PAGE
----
Paul Nervy Notes
“Jokes, poems, stories, and a lot of philosophy, psychology, and sociology.”

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Arts, visual arts, criticism.  ---  .This section is about visual arts criticism.  Topics include: .  ---  1/24/2006

Arts, visual arts, criticism.  ---  (1) NY abstract expressionists: monumental and powerful, like the mountains.  (2) Francis Bacon: willing to discuss pain and horror, and thus think what are its causes and cures?  (3) Warhol: the housewife of 20th century art (laundry detergent and soup cans), trite, banal, ineffectual, pop.  He does not satirize hollywood, he worships it.  ---  04/01/1994

Arts, visual arts, criticism.  ---  Andy Goldsworthy.  This is nature art like it oughta be.  It is not just about nature, it is of nature.  Natural materials.  Natural settings.  Yet a hint of the human.  A hint of a sentient mind.  A hint of the artist.  Like some kind of genius caveman could have made this art 100,000 years ago.  Its both simple yet elegant.  Its both organic and formal.  Its witty and solemn.  Best of all, there are no people around!  Its more sculptural than pictorial.  Its outdoors, so the changing natural environment plays a big role.  What extreme sports are to traditional sports, Goldsworthy is to traditional art.  ---  6/14/2002

Arts, visual arts, criticism.  ---  Basquiat.  (1) His paintings are intentionally raw, like Kerouac's spontaneous prose.  A raw esthetic adds power to the artwork.  A polished esthetic adds subtlety.  (2) His work is rough because his subject matter is rough.  Life in the city is rough.  Drug addiction is rough.  (3) A raw esthetic also adds intensity.  Raw is hot.  Polished is cool.  Raw is active and quick.  Polished is slow, deliberate, and calculated.  (See notes on hot and cool music.  See notes on raw and polished music).  (4) Basquiat's use of random words can be viewed as depicting a reality that is trying to make sense and be coherent but which fails.  (5) And his use of random words also depicts a person who is trying to spit out or say the ineffable.  A person in pain trying to express.  (6) There is a lot of terror and horror and Basquiat's work.  The faces are grimacing skulls.  A lot of pain.  Anger, fear and anguish.  How do people who feel this way express it?  Not with polished rhetoric.  Basquiat is to visual art what wailing blues rock is to music.  (7) The words in his painting are like the words of street level shop signs.  "Eat at Joe's" "Wash-o-rama".  This is the literature that the person of the street reads, and it does not scan well.  (8) Basquiat is not graffiti.  Basquiat evolved from graffiti, but later he transcended it.  Graffiti is FROM the streets, but it endeavors to be polished and cool.  Basquiat is ABOUT the streets.  (9) Most amazing is Basquiats friendship with Warhol who was his exact opposite.  Warhol is polished and cool.  Basquiat is rough and hot.  ---  8/10/1998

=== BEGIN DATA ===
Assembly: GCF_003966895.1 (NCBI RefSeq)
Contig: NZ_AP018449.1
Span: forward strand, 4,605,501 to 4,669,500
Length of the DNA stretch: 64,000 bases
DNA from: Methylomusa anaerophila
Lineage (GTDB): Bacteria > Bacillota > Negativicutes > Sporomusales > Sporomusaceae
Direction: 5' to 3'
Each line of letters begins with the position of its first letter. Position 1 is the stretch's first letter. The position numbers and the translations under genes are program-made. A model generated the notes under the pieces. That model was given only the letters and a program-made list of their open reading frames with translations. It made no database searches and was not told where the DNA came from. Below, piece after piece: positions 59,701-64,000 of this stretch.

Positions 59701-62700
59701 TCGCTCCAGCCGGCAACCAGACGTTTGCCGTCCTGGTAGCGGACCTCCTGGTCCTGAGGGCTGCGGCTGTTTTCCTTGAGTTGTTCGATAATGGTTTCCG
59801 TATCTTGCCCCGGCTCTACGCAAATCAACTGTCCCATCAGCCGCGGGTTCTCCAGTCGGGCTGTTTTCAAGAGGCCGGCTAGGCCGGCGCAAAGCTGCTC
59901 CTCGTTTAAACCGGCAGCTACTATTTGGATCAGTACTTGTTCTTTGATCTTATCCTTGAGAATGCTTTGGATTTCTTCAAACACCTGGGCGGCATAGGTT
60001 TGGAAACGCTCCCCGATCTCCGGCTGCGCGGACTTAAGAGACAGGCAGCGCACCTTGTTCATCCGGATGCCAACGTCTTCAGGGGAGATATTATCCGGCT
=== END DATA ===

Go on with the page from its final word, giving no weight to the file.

Arts, visual arts, criticism.  ---  Botero redeemed.  Botero gets political and paints the abuse of Iraqi prisoners by Americans soldiers at Abu Gharib prison.  Its good to see Botero forthrightly addressing issues of social injustice, albeit using his typically fat figures.  Perhaps Botero should next try his hand at depicting the American obesity epidemic.  ---  9/4/2005

Arts, visual arts, criticism.  ---  My favorite visual artists are Phillip Guston and Leon Golub, because they take a political stand.  ---  07/18/1997

Arts, visual arts, criticism.  ---  Some of my favorite artists: Hans Hoffman, Mark Rothko, Jenny Holzer.  ---  08/30/1993